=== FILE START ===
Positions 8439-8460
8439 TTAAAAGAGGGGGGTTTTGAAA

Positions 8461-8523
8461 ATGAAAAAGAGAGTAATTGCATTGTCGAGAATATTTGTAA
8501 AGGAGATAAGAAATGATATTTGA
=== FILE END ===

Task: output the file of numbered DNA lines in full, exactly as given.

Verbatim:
Positions 8439-8460
8439 TTAAAAGAGGGGGGTTTTGAAA

Positions 8461-8523
8461 ATGAAAAAGAGAGTAATTGCATTGTCGAGAATATTTGTAA
8501 AGGAGATAAGAAATGATATTTGA